Publication Date: June 6th, 2017
Publisher: Knopf Publishing
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“Love lives between the lines.
Years ago, Rachel had a crush on Henry Jones. The day before she moved away, she tucked a love letter into his favorite book in his family’s bookshop. She waited. But Henry never came.
Now Rachel has returned to the city—and to the bookshop—to work alongside the boy she’d rather not see, if at all possible, for the rest of her life. But Rachel needs the distraction, and the escape. Her brother drowned months ago, and she can’t feel anything anymore. She can’t see her future.
Henry’s future isn’t looking too promising, either. His girlfriend dumped him. The bookstore is slipping away. And his family is breaking apart.
As Henry and Rachel work side by side—surrounded by books, watching love stories unfold, exchanging letters between the pages—they find hope in each other. Because life may be uncontrollable, even unbearable sometimes. But it’s possible that words, and love, and second chances are enough.”
There were many things about this book that stood out to me, and one of them kept me from giving this book a 5 star rating. The characters were very well established, and the story was great. On the other hand, one major subject about this book, romance, should have been more prevalent. It seemed almost desperate, and sometimes I think that makes a book. In this case, I didn’t seem to like it as much.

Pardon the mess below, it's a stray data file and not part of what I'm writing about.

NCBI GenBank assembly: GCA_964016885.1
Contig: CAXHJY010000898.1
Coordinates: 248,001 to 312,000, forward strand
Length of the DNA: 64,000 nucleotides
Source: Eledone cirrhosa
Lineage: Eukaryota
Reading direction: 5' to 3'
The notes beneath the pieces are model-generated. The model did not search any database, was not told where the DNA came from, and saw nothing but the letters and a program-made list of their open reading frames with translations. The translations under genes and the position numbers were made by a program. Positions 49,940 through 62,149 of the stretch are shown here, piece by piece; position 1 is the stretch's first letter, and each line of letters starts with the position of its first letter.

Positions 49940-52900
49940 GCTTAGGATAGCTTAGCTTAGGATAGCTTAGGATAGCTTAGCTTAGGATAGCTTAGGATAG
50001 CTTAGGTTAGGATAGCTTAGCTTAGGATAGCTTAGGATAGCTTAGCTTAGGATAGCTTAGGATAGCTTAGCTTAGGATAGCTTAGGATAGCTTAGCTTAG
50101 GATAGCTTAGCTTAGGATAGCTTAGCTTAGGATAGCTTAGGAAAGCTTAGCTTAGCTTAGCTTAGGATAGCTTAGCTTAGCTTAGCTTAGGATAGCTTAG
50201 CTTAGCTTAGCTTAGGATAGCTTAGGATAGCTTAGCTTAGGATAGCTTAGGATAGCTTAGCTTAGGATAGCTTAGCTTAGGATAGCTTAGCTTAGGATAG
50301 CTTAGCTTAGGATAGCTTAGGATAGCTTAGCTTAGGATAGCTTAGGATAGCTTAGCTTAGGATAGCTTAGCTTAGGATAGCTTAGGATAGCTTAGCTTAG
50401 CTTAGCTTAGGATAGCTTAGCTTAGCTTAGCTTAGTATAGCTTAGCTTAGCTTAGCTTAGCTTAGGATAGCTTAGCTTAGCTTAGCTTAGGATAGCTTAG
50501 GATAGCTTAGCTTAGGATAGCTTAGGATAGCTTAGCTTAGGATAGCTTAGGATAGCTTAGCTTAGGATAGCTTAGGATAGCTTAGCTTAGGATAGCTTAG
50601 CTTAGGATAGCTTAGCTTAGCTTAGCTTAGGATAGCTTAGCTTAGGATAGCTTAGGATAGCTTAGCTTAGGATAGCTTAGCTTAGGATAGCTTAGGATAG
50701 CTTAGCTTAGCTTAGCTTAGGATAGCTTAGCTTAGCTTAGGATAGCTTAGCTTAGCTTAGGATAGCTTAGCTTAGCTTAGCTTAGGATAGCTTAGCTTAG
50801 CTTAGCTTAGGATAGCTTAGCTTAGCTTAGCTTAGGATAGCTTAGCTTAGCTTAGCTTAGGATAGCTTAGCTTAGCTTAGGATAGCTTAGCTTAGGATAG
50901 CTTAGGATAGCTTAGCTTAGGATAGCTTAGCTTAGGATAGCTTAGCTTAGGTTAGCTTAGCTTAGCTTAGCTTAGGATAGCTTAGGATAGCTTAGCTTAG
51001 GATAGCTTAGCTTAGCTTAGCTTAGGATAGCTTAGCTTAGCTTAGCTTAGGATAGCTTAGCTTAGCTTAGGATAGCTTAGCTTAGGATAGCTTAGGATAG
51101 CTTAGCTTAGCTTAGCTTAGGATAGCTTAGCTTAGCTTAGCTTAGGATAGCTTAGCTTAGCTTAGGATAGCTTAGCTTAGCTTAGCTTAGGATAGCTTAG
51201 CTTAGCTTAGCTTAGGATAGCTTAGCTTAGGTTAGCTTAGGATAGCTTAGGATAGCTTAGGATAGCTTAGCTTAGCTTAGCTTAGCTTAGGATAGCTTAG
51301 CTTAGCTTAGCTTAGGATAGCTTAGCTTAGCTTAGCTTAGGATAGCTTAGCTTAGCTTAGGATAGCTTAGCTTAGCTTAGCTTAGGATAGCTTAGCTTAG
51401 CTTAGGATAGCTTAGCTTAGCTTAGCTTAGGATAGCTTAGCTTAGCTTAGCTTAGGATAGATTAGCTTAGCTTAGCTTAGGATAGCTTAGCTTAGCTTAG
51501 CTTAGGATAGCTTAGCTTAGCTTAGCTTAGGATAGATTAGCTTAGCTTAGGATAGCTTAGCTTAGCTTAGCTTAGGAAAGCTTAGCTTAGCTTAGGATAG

As a library assistant, books about book stores or libraries always seem to get a five star rating from me. I think it’s a personal preference and a hope that a romance like that will happen to me one day. However, the romance in this book threw me for a loop. In this book, there are two main characters, Rachel and Henry. Rachel is in love with Henry. Henry is in love with a girl named Amy. When Rachel leaves, she leaves a note in a book for Henry to read. This is where it kind of shut off for me. Amy is a cold-hearted girl. I would see Henry being so in love with Amy if she was a nice girl, but the way the author wrote about her, I couldn’t like her. Because Henry was so in love with this girl that was terrible, I had a hard time liking Henry.
When Rachel comes back, the story picks up from there. She lost her brother while she was gone, and becomes this cold, distant girl who could use a friend. I sympathized with her and liked her character. The death of her brother had such an impact on her, however, she kept it a secret for a lot of the book. I feel like that should have been a massive part of the story, it kind of was, but keeping a secret until the end was hard as well.
The thing that kept this book at a higher star rating for me was the setting. The author did a phenomenal job with the setting. I felt like I was there with all of the details. Howling Books was the perfect bookstore and I would love to go there and see the books that were described!